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Baltic salmon (Salmo salar) yolk-sac fry mortality is associated with disturbances in the function of hypoxia-inducible transcription factor (HIF-1α) and consecutive gene expression
Vuori, K.A.M.; Soitamo, A.; Vuorinen, P.J.; Nikinmaa, M. (2004). Baltic salmon (Salmo salar) yolk-sac fry mortality is associated with disturbances in the function of hypoxia-inducible transcription factor (HIF-1α) and consecutive gene expression. Aquat. Toxicol. 68(4): 301-313. dx.doi.org/10.1016/j.aquatox.2004.03.019
In: Aquatic Toxicology. Elsevier Science: Tokyo; New York; London; Amsterdam. ISSN 0166-445X, more
Peer reviewed article  

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Keywords
    Deficiency diseases; Marine fish; Mortality; Marine

Authors  Top 
  • Vuori, K.A.M.
  • Soitamo, A.
  • Vuorinen, P.J.
  • Nikinmaa, M.

Abstract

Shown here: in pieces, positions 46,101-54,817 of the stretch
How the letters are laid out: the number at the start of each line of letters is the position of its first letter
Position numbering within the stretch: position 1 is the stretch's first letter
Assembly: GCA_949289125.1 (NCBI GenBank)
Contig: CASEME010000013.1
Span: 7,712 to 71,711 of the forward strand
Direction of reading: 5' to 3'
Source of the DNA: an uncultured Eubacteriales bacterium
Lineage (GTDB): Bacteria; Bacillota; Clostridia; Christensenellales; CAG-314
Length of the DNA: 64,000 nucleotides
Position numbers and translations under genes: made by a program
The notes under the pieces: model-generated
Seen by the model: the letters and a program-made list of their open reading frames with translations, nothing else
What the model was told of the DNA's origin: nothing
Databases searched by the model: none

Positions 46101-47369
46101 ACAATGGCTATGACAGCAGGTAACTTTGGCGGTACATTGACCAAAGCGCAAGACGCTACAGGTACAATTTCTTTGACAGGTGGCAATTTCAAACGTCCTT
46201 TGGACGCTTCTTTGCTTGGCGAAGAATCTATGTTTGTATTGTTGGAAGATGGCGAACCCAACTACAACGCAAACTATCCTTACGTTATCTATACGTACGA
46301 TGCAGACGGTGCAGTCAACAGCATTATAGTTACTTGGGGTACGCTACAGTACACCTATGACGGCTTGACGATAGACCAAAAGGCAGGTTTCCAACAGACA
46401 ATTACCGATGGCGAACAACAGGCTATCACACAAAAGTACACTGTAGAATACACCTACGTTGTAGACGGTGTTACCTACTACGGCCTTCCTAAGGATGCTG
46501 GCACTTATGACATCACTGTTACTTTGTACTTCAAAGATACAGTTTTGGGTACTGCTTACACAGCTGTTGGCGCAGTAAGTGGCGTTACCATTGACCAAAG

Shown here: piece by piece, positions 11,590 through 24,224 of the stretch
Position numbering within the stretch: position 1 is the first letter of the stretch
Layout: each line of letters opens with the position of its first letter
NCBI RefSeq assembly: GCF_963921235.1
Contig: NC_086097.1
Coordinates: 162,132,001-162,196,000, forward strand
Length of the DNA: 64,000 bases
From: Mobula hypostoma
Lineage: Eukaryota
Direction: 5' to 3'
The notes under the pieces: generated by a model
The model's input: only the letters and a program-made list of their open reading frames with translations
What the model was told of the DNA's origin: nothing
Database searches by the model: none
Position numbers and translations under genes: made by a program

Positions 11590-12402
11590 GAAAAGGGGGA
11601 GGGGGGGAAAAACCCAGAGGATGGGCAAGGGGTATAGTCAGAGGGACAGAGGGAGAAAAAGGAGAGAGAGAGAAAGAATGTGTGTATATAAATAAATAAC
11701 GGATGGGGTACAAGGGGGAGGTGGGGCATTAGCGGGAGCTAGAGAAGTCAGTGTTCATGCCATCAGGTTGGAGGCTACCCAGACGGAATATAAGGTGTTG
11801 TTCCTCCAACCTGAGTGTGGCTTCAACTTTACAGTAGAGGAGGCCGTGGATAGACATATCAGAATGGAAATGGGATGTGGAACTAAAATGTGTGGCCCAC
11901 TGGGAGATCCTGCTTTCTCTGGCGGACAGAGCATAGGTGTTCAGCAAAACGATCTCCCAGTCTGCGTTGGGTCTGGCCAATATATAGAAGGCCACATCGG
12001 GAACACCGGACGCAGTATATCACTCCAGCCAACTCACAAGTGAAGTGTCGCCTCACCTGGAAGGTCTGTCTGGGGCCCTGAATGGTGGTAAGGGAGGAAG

Baltic salmon (Salmo salar) suffer from abnormally high yolk-sac fry mortality designated as M74-syndrome. In 1990s, 25-80% of salmon females, which ascended rivers to spawn, produced yolk-sac fry suffering from the syndrome. Symptoms of M74-affected fry include neurological disturbances, impaired vascular development and abnormal haemorrhages. The latter symptoms are observed in mammalian embryos if the function of hypoxia inducible transcription factor (HIF-1α), its dimerization partner aryl hydrocarbon nuclear translocator (ARNT) or target gene vascular endothelial growth factor (VEGF) is disturbed. To study the possible involvement of HIF-1α and its target gene VEGF in the development of the syndrome, we collected healthy and M74-affected wild Baltic salmon yolk-sac fry and analyzed HIF-1 mRNA and protein expression, HIF-1α DNA-binding, target gene VEGF protein expression, and blood vessel density in both groups at different stages of yolk-sac fry development. In addition, since Baltic salmon females contain organochlorine contaminants, which have been suggested to be the cause of M74 syndrome via the aryl hydrocarbon receptor (AhR)-dependent gene expression pathway, we studied AhR protein expression, AhR DNA-binding and target gene CYP1A protein expression. Since the parents of both healthy and M74-affected wild fry will have experienced the organochlorine load from the Baltic Sea, hatchery-reared fry were included in the studies as an additional control. The results show that the vascular defects observed in fry suffering from M74 are associated with reduced DNA-binding activity of HIF-1α and subsequent downregulation of its target gene vascular endothelial growth factor (VEGF). In addition, also AhR function is decreased in diseased fry making it unlikely that symptoms of M74-affected fry would be caused by an upregulation of xenobiotically induced AhR-dependent gene expression pathway.

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